The Glass Harmonica

Benjamin Franklin, the famous physicist and politician, not only invented the lightning conductor but also the glass harmonica. A performance of a virtuoso, who played on wine glasses, inspired Franklin in 1762 to build a new instrument: he took differently sized glass bowls (»calottes«) and fitted them on a horizontal rod which was activated by a foot pedal. The glass harmonica is played by touching the rotating calottes with the moistened fingertips; thus generating a peculiar ethereal sound. Mozart and Beethoven composed works for this special instrument; and Richard Strauss wrote a passage for glass harmonica in the third act of his opera »Die Frau ohne Schatten«.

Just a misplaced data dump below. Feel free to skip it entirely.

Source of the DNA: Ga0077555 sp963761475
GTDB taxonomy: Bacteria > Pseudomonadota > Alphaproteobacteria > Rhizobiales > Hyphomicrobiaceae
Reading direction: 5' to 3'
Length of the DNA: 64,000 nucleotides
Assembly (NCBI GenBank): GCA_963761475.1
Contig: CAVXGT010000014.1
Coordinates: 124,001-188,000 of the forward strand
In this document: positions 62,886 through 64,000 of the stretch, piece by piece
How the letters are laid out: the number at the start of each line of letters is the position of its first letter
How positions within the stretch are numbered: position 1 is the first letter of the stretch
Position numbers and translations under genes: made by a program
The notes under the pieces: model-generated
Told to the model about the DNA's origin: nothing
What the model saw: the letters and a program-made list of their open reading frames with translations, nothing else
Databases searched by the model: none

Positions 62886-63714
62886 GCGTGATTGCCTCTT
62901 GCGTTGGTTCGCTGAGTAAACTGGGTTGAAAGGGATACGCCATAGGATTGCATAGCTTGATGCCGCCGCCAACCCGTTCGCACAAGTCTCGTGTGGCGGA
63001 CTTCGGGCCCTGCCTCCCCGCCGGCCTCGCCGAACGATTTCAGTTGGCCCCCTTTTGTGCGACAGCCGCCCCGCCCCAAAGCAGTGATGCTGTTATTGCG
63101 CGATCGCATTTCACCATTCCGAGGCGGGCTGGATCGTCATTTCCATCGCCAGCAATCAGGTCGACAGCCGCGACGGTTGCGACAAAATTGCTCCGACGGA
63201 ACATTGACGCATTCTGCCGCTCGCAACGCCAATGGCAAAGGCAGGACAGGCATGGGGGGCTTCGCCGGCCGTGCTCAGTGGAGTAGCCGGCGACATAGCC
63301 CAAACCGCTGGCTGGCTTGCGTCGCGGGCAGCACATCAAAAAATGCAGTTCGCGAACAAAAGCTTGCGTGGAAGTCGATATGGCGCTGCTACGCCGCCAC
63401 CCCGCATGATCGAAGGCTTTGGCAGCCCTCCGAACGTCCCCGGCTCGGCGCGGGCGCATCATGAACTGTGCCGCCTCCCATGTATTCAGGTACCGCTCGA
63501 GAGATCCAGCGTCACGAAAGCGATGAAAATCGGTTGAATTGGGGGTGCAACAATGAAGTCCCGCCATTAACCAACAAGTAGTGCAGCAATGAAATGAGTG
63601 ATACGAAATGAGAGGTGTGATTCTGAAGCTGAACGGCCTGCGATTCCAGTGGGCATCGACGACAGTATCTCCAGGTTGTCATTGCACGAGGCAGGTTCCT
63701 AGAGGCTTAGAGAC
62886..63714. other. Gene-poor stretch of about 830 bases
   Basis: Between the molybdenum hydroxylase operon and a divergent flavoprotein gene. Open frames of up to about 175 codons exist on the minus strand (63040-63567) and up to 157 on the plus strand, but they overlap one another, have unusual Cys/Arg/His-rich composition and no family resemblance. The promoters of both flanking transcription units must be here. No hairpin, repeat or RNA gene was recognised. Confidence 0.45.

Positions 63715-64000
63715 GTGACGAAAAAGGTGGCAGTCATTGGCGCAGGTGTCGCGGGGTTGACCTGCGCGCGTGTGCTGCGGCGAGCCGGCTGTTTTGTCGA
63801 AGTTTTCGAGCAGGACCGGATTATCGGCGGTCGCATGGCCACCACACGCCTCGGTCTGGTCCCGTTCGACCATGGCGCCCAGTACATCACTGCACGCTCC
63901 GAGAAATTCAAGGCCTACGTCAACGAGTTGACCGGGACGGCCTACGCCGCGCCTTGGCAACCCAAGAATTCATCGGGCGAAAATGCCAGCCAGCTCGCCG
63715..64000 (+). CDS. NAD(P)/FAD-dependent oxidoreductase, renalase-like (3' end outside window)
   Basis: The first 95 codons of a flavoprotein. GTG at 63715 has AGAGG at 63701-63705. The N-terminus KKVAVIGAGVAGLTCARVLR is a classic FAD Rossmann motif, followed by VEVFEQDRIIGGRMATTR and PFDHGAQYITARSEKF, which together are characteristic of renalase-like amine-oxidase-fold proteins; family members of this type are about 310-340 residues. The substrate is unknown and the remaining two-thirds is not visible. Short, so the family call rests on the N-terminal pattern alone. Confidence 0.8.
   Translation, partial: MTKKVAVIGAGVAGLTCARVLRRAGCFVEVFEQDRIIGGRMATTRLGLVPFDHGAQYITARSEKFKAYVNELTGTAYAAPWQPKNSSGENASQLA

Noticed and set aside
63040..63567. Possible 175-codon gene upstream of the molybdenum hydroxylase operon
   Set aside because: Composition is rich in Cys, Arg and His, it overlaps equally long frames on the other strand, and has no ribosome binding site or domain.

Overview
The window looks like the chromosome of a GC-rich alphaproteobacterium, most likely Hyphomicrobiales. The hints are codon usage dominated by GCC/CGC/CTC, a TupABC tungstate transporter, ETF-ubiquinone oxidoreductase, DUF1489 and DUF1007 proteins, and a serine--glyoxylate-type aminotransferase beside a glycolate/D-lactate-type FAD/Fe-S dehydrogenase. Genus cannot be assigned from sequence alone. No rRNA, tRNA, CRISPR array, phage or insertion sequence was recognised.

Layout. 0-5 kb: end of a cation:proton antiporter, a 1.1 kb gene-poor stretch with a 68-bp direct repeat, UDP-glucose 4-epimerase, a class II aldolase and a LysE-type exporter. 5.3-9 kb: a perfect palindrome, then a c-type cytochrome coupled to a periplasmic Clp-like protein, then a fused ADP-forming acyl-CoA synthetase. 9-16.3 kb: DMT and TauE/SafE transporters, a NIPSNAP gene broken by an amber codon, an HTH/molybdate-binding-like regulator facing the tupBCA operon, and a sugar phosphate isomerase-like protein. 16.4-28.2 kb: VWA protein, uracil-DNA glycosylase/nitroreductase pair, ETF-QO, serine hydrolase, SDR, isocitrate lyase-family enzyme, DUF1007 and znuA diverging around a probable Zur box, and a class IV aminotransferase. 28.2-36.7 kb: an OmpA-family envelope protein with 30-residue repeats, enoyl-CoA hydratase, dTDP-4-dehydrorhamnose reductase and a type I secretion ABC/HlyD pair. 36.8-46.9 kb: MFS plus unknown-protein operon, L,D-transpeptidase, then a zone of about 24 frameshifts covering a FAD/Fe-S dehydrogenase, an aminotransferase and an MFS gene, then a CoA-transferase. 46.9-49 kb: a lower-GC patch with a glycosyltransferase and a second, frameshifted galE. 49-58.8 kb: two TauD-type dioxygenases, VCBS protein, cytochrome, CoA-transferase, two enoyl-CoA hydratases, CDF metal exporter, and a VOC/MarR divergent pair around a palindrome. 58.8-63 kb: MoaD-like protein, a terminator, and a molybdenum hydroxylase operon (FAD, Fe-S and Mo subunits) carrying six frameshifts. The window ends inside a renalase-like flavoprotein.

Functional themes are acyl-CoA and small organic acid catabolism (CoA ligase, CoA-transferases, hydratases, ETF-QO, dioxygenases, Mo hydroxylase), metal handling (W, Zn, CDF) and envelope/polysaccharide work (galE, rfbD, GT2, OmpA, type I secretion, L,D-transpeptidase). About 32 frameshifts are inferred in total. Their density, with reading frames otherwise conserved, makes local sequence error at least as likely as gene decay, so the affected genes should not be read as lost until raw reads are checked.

The glass harmonica of the museum is unsigned but the way it is constructed indicates that it was probably made in Southern Germany or Austria around 1810. The 44 calottes range from d to a'''. For the better orientation of the player, the rims of the halftone-calottes are gilded.

Glass Harmonica, Cat.-No. 812 (Flash)